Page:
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There are many different elements involved in patient treatment, and nurses need to stay in-the-know about all of them. If you’re a registered nurse, then Grand Canyon University’s College of Nursing and Healthcare Professions can help you stay on top of the latest trends in health care while gaining the skills necessary to further your career. When you’re always learning, you’ll stay informed about different types of treatment, including pet therapy.

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Caring for patients is a ministry that nurses feel called to perform. Although nursing is an inherently compassionate profession, it’s all too easy to lose sight of these values in the rush to get from one patient to the next. Advancing in your health care career isn’t solely about continuing education opportunities, such as the RN to BSN program at Grand Canyon University. It’s also about slowing down, and taking the time to reflect on the values that initially led you to health care. Remembering these values every day can improve outcomes for your patients and lead to a more spiritually fulfilling career.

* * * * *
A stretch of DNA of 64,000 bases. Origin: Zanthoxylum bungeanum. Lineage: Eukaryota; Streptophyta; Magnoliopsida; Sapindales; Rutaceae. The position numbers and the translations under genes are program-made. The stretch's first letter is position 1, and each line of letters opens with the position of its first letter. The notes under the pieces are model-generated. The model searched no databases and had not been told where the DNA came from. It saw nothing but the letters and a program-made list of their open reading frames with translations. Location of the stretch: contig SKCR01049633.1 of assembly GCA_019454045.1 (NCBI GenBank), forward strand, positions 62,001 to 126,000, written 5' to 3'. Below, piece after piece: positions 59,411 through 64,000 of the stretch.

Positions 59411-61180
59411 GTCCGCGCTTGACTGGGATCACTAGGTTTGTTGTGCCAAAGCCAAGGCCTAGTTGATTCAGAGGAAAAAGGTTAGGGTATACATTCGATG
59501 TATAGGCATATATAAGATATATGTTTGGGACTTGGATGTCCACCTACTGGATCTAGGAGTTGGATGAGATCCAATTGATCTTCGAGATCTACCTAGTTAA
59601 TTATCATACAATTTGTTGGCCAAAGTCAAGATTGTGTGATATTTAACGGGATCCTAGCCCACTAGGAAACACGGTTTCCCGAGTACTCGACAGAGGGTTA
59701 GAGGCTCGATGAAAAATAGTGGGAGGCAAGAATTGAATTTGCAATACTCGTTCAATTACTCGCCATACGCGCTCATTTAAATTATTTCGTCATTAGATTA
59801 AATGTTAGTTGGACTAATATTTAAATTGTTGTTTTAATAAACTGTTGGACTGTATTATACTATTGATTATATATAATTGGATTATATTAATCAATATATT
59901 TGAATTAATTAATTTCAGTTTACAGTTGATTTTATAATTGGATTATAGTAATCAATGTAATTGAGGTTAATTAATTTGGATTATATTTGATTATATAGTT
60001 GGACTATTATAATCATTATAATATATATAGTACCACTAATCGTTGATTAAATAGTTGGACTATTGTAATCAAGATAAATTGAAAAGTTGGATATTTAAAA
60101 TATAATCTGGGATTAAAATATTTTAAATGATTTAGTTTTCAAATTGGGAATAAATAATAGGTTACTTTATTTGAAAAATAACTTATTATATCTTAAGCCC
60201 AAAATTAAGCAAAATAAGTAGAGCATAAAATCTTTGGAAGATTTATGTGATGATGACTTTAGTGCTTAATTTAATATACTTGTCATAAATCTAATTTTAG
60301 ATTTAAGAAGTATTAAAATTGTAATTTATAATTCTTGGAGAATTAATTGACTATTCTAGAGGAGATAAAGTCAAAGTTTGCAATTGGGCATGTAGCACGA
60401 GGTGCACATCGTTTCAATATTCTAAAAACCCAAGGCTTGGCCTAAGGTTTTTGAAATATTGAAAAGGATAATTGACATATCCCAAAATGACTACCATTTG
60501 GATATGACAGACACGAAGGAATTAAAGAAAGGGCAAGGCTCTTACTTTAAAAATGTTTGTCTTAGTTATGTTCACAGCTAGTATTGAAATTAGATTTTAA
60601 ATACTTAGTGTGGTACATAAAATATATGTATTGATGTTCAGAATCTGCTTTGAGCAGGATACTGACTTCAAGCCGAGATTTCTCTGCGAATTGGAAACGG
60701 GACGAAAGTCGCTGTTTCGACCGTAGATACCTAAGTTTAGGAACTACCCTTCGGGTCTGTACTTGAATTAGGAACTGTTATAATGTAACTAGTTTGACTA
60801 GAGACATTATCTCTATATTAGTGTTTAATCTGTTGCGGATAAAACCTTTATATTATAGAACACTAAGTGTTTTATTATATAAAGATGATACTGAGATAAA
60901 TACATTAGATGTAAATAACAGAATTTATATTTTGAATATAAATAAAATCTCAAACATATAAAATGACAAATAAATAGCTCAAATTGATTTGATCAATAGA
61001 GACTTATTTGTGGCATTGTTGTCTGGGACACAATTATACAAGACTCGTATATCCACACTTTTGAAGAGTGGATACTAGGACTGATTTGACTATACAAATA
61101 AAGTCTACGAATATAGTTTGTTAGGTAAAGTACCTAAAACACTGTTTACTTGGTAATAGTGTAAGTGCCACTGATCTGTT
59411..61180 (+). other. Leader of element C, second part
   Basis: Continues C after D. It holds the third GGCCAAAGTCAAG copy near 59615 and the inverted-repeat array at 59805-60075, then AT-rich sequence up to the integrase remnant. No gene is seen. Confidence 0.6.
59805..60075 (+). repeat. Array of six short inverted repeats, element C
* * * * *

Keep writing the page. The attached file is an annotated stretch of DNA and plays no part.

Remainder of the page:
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By Dulce Maria Ruelas
Faculty, College of Nursing and Health Care Professions

October was Breast Cancer Awareness Month. However, as a public health practitioner, awareness is ongoing. Breast cancer is the most commonly diagnosed cancer in all race and ethnic background women (Lee et al., 2017). Most recent data (2014) positions breast cancer at an incidence of 236,968 new cases a year, which is a rate of 123.9 percent and 41, 211 deaths. This translates to a 20.5 percent yearly death rate among women (CDC, 2017). Current data (2014) records that the highest rate of incidence was in women ages 70-74 (CDC, 2017). In 2009 United States Preventive Services Task Force (USPSTF) recommended there be biennial screening for women ages 50-74. The screening recommendation age has now shifted ten years. This means that screening now starts at age 40 and the timing from yearly to biennial, (Qin, Tangka, Guy, & Howard, 2016) thus then decreasing potential mammography’s among average-risk women of all ethnicities.